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Minnesota releases details of Juul settlement

The company will pay $60.5 million toward education and addiction prevention efforts and has agreed to seriously curtail its marketing efforts in the state.

ST. PAUL, Minn. (CN) — Minnesota Attorney General Keith Ellison released details of a $60.5 million settlement with nicotine vape makers Juul and Altria on Wednesday afternoon, bringing an end to an action that brought the tobacco companies to trial for marketing their products to teenagers. 

Ellison said in a press conference that the settlement, first announced at the tail end of a three-week trial last month, was the largest per-capita settlement any state had reached with Juul and its parent company to date. Minnesota was the only one of those states to take the e-cigarette makers to trial, seeking $100 million in damages for the companies’ allegedly deliberate push to hook teenagers on nicotine. 

“You settle cases so that you can get finality,” Ellison said, adding that more than a third of the settlement could be expected within the next month and more than two-thirds would be paid within the year. 

The money will be distributed under the terms of a bill currently pending in the Minnesota House, which earmarks it for prevention and education efforts. Introduced with “bipartisan language" by Representative Kaohly Her, a Democrat from Minneapolis, the bill is likely a shoo-in for passage by the Democratic Farmer-Labor Party-dominated state government. 

The settlement prohibits Juul from marketing to Minnesotans under the age of 21, including a prohibition on depictions of people under 35 in its promotional materials and a ban on Juul-branded apparel and other promotional swag. It also requires the company to clearly disclose the amount of nicotine in its products on their labels, and imposes bans on billboards and sponsorships that recall the bans on tobacco advertising that came out of a similar 1998 settlement with major tobacco companies.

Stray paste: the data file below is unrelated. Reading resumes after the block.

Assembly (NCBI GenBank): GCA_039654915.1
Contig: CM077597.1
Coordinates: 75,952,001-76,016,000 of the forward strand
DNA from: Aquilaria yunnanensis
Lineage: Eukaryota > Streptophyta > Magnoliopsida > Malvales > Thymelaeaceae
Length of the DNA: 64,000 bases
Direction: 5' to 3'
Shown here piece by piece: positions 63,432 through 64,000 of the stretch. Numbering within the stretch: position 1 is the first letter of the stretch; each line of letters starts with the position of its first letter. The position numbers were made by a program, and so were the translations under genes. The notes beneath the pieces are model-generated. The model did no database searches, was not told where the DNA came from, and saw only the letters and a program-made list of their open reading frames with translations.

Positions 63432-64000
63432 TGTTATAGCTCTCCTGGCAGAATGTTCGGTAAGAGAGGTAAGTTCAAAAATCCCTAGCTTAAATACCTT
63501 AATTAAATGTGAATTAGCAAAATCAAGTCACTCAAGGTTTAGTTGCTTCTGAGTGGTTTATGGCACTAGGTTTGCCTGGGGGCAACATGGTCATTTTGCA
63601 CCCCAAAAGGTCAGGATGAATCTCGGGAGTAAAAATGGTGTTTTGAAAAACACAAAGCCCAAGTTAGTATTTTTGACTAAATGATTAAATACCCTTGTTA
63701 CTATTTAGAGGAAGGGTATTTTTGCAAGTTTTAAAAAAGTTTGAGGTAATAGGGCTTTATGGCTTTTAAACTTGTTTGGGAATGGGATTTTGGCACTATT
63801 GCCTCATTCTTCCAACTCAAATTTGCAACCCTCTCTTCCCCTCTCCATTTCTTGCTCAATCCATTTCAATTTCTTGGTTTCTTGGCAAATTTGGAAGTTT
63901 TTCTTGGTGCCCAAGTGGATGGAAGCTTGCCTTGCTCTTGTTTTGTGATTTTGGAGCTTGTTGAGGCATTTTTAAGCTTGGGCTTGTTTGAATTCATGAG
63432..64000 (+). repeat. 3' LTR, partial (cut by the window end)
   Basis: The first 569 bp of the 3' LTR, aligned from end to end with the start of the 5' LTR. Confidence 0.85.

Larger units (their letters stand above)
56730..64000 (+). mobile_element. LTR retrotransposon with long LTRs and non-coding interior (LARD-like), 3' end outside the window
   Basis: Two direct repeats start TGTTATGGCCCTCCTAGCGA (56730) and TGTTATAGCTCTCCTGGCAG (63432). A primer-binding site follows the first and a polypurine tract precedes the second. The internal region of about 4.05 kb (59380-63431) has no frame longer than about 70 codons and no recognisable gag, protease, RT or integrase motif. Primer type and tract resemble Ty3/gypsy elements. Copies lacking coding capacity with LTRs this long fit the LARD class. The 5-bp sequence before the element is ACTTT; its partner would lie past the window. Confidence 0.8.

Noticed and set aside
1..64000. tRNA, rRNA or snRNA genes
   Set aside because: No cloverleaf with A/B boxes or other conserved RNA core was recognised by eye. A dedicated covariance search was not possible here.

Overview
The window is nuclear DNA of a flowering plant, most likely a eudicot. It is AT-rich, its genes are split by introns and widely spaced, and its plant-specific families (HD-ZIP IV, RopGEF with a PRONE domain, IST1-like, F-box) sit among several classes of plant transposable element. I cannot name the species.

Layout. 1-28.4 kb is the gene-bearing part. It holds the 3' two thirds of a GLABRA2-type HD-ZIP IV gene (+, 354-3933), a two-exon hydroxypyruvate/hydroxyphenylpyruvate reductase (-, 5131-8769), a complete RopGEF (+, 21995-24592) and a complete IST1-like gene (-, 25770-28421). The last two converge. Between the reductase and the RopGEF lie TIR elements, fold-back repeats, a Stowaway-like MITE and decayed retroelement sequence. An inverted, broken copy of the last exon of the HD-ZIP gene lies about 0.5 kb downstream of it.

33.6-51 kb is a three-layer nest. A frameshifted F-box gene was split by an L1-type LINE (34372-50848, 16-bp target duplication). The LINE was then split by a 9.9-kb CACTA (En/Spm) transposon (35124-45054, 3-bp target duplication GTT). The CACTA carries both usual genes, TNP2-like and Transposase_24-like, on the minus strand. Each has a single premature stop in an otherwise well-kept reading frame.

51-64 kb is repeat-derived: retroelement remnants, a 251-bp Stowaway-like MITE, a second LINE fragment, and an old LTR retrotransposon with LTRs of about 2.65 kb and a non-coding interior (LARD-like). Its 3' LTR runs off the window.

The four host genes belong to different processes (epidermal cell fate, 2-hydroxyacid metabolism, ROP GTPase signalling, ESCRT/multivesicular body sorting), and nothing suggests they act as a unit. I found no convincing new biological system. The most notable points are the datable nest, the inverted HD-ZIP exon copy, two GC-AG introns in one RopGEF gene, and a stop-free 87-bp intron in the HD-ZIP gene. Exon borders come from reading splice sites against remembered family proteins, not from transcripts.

That settlement loomed large at Wednesday’s press conference, with Governor Tim Walz and others drawing parallels between Ellison and the attorney general who settled that case, DFL stalwart Hubert H. “Skip” Humphrey. 

“I’m so proud as Minnesota as a governor, but this one feels very personal as the father of a 16-year-old,” Walz said. “This is the hardcore work that the attorney general’s office does on behalf of the state of Minnesota.” 

Lieutenant Governor Peggy Flanagan said that while the state’s 20 years of work on nicotine addiction following the Big Tobacco settlement had been seriously set back by the rise of Juul and other e-cigarettes in the mid-2010s, she had high hopes for the new settlement.

“We were making incredible progress. This felt like a scary setback, and now we are moving forward,” she said. 

The settlement also contains a number of disclosure requirements for Juul and Altria, requiring the companies to create a document depository which would be open to the public for a minimum of 10 years.

“We’re gonna have a lot of sunlight,” Ellison said, “and we encourage researchers and folks like that to look through them.” 

Categories / Business, Consumers, Government, Health, Regional

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